[Oberon] QEMU target implementation for Oberon RISC architecture

Jörg joerg.straube at iaeth.ch
Tue Dec 31 10:31:37 CET 2019



Just to refine my idea. The second byte of the MOV’ instruction could identify the emulator as follows:
Peter de Wachter’s emulator could return     50H (ASCII “P”)
Andreas Pirklbauer’s emulator could return  41H (ASCII “A”)
Chuck Perkin’s emulator could return             43H (ASCII “C”)
Michael Schier’s emulator could return          4DH (ASCII “M”)
Roel de Jong’s emulator could return             52H (ASCII “R”)

I know this method does not scale. But to give the first brave emulator programmers one letter of credit ☺

And remember: it’s only an idea…


Happy New Year to all of you.



Von: Oberon <oberon-bounces at lists.inf.ethz.ch> im Auftrag von Jörg <joerg.straube at iaeth.ch>
Antworten an: ETH Oberon and related systems <oberon at lists.inf.ethz.ch>
Datum: Dienstag, 31. Dezember 2019 um 09:51
An: ETH Oberon and related systems <oberon at lists.inf.ethz.ch>
Betreff: Re: [Oberon] QEMU target implementation for Oberon RISC architecture




Sorry, I made a typo. The correct identification code should look like this:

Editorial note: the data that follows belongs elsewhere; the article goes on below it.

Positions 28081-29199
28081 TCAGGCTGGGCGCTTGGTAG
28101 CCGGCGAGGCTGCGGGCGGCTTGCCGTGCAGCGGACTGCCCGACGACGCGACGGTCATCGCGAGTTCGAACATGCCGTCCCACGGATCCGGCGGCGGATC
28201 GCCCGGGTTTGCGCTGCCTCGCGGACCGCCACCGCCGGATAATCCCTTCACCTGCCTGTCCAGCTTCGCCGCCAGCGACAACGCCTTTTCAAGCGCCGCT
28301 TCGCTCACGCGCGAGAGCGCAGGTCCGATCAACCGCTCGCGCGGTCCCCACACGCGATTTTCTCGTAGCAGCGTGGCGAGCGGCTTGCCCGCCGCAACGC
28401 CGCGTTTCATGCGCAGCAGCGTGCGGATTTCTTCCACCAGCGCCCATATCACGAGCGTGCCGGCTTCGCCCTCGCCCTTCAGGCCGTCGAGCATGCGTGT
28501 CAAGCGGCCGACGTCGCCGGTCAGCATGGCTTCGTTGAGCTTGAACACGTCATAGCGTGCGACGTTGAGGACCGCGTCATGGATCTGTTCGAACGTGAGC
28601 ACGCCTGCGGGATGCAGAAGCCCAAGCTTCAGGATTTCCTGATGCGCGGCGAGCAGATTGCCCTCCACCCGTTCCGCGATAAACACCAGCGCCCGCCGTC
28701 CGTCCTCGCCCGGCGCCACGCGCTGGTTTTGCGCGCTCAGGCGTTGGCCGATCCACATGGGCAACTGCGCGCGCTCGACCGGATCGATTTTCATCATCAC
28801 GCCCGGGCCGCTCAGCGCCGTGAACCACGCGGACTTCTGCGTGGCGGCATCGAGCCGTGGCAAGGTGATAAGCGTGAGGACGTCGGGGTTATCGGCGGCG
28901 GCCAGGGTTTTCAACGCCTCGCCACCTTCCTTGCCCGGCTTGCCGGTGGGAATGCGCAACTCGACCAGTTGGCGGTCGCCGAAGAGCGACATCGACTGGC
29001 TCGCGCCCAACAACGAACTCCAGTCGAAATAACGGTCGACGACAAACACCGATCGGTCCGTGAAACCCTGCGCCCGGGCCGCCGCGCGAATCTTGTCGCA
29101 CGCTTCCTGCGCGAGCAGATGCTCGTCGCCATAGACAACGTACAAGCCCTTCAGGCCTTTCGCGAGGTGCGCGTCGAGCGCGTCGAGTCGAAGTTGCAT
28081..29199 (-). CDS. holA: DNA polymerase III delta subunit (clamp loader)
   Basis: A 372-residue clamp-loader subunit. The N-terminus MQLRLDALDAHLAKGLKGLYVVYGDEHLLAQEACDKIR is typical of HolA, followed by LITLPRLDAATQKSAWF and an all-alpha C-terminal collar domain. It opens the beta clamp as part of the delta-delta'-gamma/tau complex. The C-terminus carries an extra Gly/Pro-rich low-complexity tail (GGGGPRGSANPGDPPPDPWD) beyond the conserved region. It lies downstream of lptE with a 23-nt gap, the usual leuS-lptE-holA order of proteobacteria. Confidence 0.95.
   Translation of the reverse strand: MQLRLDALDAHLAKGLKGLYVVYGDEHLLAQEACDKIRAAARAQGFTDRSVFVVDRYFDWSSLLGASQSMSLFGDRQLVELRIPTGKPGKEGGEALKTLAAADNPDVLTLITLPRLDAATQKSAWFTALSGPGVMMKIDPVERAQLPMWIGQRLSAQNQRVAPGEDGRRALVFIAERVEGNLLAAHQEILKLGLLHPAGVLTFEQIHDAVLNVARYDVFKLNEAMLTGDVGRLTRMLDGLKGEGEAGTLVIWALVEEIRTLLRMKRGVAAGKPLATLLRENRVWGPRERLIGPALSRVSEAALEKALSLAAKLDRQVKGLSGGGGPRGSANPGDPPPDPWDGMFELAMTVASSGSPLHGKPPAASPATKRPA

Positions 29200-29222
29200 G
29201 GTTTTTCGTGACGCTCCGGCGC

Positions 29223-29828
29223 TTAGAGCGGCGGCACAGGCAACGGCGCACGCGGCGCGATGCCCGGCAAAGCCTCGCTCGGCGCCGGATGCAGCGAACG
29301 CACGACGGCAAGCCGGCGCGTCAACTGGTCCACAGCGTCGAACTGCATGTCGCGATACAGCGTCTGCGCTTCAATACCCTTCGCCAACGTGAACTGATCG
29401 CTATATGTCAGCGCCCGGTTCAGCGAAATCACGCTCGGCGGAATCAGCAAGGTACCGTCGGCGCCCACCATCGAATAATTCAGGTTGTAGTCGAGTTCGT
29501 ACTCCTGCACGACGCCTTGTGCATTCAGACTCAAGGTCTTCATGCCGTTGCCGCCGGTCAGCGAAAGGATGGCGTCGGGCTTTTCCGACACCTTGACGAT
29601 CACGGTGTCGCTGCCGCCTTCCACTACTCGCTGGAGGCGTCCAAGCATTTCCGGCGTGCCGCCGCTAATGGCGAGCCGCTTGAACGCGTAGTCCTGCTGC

cpu := SYSTEM.H(2019) MOD 100H;

        IF cpu = 53H THEN       (* RISC5: with interrupts + floating-point, 31.8.2018 *)

        ELSIF cpu = 54H THEN (* RISC5a: no interrupts, no floating-point, 1.9.2018*)

        ELSIF cpu = 0A0H THEN (* RISC0, 26.12.2013 *)

        END ;

First of all, the CPU version identification is an undocumented feature. So only NW knows, if it will be supported in the future.

Perhaps we as Oberon community can agree on how emulators shall identify itself. I see four thinkable ways
Return one of the values above, as the real FPGA HW would do. Be totally transparent to the Oberon code.
Return another value, so the Oberon code might find out that it’s running on an emulator if he wants to do so
Use a few of the 20 unused bits in the instruction, currently set to 0. This has the benefit that the CPU version is still one of the defined ones, and we can detect the CPU feature set foreseen by NW. We still have the possibility to detect on what emulator this CPU is implemented.
Define a new (still unused) instruction to just return the emulator version.

My recommendation would be: c). Just as an idea: use the second lowest byte to identify the emulator.

As example: SYSTEM.H(2019) DIV 100H MOD 100H would identify the emulator.





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